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Half wave antenna

1,444
2
Vector Potential

1. Homework Statement
Consider two half wave antennas each ahving current

[tex] I(z,t)=\hat{z} I_{0}\cos\omega t\sin k(\frac{d}{2}-|z|) [/tex]
where [itex] k=\omega/c[/itex]
Each antenna has length d and points in the z direction. Antenna 1 is at [itex] (\Delta/2,0,0)[/itex] and antenna two is at [itex](-\Delta/2,0,0)[/itex]

a) Find the vector potential A
b) Find the electric and magnetic field
c) Find [tex] dP/d\Omega[/tex]
d) Evalute [tex] dP/d\Omega [/tex] in the X Y plane when the antenna is seaparated by a distance lambda/2. Along what direction is the radiation preferentialy propagated?

2. Homework Equations
In CGS units so...
[tex] \vec{A}(\vec{r},t)=\frac{1}{c}\int \frac{\vec{J}(\vec{r},t_{r})}{|\vec{r}-\vec{r'}|} d\tau [/tex]


3. The Attempt at a Solution
So we need the current as a function of z' and the retarded time

[tex]I(z,t)=\hat{z} I_{0}\cos\omega t\sin k(\frac{d}{2}-|z|) [/tex]
[tex]I(z,t)=\hat{z} I_{0}\cos\omega (t-\frac{\mathcal{R}}{c})\sin k(\frac{d}{2}-|z|) [/tex]

where [tex]\mathcal{R}=\sqrt{z'^2+r^2-2z'r\cos\theta}[/tex]
since we want the fields far away (radiation zone), expand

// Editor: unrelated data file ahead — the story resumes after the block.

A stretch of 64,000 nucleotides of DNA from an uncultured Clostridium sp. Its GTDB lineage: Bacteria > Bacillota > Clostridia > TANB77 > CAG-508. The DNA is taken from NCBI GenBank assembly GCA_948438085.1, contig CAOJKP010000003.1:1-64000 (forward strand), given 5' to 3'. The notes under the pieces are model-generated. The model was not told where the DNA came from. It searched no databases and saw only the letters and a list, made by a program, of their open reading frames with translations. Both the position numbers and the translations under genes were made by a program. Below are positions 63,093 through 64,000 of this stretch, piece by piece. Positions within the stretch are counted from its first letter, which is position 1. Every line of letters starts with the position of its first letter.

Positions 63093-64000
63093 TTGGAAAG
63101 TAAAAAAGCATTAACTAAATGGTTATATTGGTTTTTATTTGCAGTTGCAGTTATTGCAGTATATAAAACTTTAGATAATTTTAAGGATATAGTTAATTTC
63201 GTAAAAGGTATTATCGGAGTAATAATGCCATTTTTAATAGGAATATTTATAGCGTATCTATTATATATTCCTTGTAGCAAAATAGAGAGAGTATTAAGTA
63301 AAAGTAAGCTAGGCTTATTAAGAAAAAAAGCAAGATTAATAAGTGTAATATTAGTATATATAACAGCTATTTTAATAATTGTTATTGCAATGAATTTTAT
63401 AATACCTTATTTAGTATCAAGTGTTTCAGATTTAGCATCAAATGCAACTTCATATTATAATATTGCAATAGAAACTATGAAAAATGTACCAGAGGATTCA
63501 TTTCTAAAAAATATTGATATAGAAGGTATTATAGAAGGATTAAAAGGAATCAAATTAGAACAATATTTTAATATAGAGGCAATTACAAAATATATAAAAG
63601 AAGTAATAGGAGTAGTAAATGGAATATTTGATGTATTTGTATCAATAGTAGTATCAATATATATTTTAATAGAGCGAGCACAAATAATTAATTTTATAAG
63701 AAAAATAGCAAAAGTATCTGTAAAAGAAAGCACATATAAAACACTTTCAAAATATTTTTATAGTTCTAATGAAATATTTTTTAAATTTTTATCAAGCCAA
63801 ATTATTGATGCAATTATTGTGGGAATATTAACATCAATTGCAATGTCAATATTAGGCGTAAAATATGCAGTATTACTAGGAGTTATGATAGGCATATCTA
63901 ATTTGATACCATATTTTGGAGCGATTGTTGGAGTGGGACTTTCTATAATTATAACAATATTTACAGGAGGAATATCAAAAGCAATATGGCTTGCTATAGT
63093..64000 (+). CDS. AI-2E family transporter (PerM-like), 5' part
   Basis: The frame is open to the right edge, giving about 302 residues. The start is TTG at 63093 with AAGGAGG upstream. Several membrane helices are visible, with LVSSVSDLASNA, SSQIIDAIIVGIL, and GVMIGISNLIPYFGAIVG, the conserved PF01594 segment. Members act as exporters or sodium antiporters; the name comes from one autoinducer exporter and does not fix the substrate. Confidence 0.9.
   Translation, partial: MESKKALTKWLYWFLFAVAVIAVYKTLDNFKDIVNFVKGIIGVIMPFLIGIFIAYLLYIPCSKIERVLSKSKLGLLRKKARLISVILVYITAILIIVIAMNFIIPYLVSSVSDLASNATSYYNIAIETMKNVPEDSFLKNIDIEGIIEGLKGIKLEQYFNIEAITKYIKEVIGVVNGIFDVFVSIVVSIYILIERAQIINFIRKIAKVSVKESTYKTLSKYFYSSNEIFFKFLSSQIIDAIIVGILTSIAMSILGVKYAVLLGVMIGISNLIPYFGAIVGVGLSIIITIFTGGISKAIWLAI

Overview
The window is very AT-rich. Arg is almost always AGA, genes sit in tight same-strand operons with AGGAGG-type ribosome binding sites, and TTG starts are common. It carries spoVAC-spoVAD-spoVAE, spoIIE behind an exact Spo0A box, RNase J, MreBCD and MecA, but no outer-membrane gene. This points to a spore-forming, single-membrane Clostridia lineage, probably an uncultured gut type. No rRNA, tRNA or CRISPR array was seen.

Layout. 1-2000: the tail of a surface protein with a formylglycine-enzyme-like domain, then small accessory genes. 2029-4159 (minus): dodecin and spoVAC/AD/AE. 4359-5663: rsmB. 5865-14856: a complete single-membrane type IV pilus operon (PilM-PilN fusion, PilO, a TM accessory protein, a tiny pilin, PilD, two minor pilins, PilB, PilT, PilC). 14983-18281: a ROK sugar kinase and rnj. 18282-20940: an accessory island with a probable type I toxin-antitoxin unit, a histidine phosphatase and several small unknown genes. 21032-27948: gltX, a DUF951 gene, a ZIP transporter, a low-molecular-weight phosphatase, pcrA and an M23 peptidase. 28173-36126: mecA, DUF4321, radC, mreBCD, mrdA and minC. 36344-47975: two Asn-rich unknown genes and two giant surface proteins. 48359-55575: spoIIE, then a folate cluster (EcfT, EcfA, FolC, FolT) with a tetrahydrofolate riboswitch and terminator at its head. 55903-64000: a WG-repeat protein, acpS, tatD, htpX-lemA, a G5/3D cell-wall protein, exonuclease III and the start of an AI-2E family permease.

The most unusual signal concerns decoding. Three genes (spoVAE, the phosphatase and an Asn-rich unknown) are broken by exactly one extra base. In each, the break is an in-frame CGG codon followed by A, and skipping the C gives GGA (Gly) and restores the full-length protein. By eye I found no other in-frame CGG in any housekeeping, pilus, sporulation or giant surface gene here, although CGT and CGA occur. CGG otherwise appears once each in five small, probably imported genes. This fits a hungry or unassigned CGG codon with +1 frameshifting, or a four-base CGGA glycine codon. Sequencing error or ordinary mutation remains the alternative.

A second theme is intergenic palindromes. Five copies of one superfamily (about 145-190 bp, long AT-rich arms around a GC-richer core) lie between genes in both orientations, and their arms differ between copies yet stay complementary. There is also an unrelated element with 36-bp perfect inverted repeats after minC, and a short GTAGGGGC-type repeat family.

[tex]\mathcal{R}\approx r\left(1-\frac{z'}{r}\cos\theta[/tex]
so then
[tex] \cos\omega (t-\frac{\mathcal{R}}{c})\approx\cos\omega\left(t-\frac{r}{c}\left(1-\frac{z'}{r}\cos\theta\right)\right)[/tex]
[tex] \cos\omega (t-\frac{\mathcal{R}}{c})\approx\cos\omega t \cos\frac{r}{c}\left(1-\frac{z'}{r}\cos\theta\right)+\sin\omega t\sin\frac{r}{c}\left(1-\frac{z'}{r}\cos\theta\right)[/tex]

So then A is calculated like this? make the approximation that [tex] \mathcal{R}\approx r [/tex]

[tex] \vec{A} = \hat{z}\frac{I_{0}}{rc}\int \sin k\left(\frac{d}{2}-|z|\right)\left(\cos\omega (t-\frac{\mathcal{R}}{c})\left(\cos\omega t \cos\frac{r}{c}\left(1-\frac{z'}{r}\cos\theta\right)+\sin\omega t\sin\frac{r}{c}\left(1-\frac{z'}{r}\cos\theta\right)\right) dz'[/tex]

Ok since there are two antennas how should the integration be performed...
should i do for each antenna separately? That is integrate one of them from [itex]\Delta[/itex] to [itex]\Delta+\frac{d}{2}[/itex] and one of them from [itex]\Delta[/itex] to [itex]\Delta-\frac{d}{2}[/itex] ?? And then add the two results?

Thanks for your help!!
 
Last edited:

Answers and Replies

clem
Science Advisor
1,308
15
Since it is a radiation problem, I think you are allowed to assume r>>r' and
kr>>1, which greatly simplifies the problem.
 

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